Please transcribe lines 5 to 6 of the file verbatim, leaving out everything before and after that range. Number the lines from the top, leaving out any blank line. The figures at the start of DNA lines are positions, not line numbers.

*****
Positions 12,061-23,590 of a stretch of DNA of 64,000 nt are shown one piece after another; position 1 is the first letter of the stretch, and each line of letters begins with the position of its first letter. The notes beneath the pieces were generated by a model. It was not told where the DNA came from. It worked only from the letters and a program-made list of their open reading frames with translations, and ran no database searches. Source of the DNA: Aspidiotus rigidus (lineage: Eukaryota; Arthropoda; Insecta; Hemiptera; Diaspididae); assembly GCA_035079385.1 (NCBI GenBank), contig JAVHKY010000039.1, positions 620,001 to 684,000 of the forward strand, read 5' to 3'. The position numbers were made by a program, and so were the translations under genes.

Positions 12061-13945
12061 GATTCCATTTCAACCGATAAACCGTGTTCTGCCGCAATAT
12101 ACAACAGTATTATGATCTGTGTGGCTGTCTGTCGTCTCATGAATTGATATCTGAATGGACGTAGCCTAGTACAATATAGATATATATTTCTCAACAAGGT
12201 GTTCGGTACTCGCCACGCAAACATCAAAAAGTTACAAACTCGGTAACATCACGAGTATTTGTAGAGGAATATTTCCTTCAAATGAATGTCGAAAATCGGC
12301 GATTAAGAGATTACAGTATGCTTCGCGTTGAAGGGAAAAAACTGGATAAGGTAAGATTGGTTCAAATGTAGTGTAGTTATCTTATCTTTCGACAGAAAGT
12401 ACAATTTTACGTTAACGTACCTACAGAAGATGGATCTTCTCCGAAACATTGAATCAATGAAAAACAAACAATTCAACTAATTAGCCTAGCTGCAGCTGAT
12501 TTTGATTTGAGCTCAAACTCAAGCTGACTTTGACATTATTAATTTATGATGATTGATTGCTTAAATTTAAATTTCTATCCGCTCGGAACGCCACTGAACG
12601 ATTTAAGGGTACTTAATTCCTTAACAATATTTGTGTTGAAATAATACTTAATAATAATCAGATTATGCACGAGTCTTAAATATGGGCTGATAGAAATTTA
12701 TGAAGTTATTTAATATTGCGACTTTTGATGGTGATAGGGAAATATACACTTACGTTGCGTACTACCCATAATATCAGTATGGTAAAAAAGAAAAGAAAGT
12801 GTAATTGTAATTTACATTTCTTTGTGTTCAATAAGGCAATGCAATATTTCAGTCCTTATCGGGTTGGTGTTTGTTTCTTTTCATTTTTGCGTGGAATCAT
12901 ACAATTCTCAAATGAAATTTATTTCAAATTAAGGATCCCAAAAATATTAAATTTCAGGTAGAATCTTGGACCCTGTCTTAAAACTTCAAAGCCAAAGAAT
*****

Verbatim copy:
12201 GTTCGGTACTCGCCACGCAAACATCAAAAAGTTACAAACTCGGTAACATCACGAGTATTTGTAGAGGAATATTTCCTTCAAATGAATGTCGAAAATCGGC
12301 GATTAAGAGATTACAGTATGCTTCGCGTTGAAGGGAAAAAACTGGATAAGGTAAGATTGGTTCAAATGTAGTGTAGTTATCTTATCTTTCGACAGAAAGT